Headley Horticultural Society

Following on from last month, which hopefully, brought back some lovely memories of past garden visits, this time I am revisiting some of the gardens that rewarded us with, either a lovely sunny day or vibrant planting. This is probably because I am writing this on a very dark and wet and windy day when the temperature has again dropped back to wrong side of chilly and the forecast is for more of the same.

We have visited Wisley quite regularly but there are other RHS gardens further afield and one of our coach trips took us all the way to Essex to visit Hyde Hall. The garden here was created by Dr and Mrs Robinson in 1955 on land that was previously a working farm on a hilltop surrounded by arable land; in the 1960s further farmland to the west of the site was added and the garden is now a total of 360 acres. This site is part of the attraction of this garden as the views all around are lovely and you really do feel that you are in the middle of the countryside. The garden was donated to the RHS in 1993. A guided tour had been organised for us and we were told of the main features of the garden and the plans for future development, then we were then able to explore as much of the garden as we wanted. One area was full of plants from Australia and New Zealand and the Global Growth Vegetable Garden showcased fruit and vegetable from all over the world. The traditionally-styled Hilltop Garden with lush lawns, ponds and roses also included a Mediterranean Dry garden featuring drought-tolerant plants. As usual the restaurant received plenty of custom from us and the coach boot was filled with plants from the plant shop.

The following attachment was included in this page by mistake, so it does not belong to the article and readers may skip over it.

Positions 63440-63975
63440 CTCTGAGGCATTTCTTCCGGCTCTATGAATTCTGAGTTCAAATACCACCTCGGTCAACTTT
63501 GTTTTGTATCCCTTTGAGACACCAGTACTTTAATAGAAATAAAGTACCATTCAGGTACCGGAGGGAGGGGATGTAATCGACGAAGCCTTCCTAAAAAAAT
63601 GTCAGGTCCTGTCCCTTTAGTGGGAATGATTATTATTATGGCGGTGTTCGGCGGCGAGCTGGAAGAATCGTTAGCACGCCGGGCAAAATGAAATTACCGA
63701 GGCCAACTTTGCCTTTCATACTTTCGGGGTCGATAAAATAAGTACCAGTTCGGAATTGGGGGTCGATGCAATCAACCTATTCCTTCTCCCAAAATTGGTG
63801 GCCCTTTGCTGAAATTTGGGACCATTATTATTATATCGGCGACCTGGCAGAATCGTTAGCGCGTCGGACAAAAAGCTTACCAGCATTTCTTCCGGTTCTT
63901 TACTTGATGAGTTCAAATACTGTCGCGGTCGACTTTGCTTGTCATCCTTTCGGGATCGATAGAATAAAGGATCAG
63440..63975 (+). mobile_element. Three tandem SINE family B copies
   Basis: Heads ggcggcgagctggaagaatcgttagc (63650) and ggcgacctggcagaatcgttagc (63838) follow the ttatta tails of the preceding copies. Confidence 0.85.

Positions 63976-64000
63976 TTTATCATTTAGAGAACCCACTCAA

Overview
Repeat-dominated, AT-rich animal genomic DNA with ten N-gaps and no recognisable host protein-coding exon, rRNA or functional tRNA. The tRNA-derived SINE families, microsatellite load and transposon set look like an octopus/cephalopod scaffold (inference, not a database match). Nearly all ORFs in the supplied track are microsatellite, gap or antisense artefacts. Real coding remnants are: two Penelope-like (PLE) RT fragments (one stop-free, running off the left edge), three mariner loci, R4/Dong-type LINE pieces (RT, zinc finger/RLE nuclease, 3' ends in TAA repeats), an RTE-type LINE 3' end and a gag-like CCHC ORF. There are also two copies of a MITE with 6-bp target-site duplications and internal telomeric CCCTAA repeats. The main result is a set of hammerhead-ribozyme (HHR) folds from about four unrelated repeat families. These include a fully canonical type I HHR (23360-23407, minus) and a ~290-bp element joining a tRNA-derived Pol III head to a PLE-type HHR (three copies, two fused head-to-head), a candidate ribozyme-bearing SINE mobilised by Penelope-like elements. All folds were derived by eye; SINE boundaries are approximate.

Also in this part of the country is Beth Chatto’s garden, which were lucky enough to visit a few years ago. Famed for her “dry garden”, Beth’s mantra was “right plant in the right place”. A seven-acre garden, the site is on land that was previously part of the family’s fruit farm, which had not been farmed as it was too dry in some places and too wet in others. Taking her cue from the conditions Beth used plants that nature has developed to survive the difficulty each area presented her with. The Gravel Garden began in 1992 as an experiment to replace sun-scorched grass with a living garden of drought-tolerant plants and is now a world-renowned example of this type of planting.

The Sussex Prairie Garden was an amazing garden to visit; opened to the public in 2009 just one year after planting, this six-acre site boasts 30,000 plants of 600 different varieties. Set out in a naturalistic style it includes a vast number of ornamental grasses and unusual varieties of herbaceous perennials such as Veronicas, Thalictrum, Kniphofias and Hemerocallis all set out in semi-circular beds that we were able walk between. The plants and their seeds are left overwinter for the birds until the end of February when the borders are set on fire and the plants start into growth again. The garden also featured some unusual sculptures (a bit too unusual for some, I remember).

Another place that we visited on more than one occasion was a garden centre in East Sussex. One might not expect a garden centre to be that special to warrant an HHS outing but Merriments was the exception. Attached to the commercial premises is a beautiful garden. Now an RHS partner garden the 4-acre site is full of imaginative planting, with a long season of colour and many unusual plants. The staff at the nursery were particularly knowledgeable and helpful and not only did they stock many of the plants showcased in the garden but were usually able to produce just the plant you were looking for but could not find anywhere else.

Unfortunately, there will not be any outings again in 2021 and we can only hope that in 2022 we shall be able to explore yet more of the wonderful gardens our country has to offer. 

Jennifer Mitchell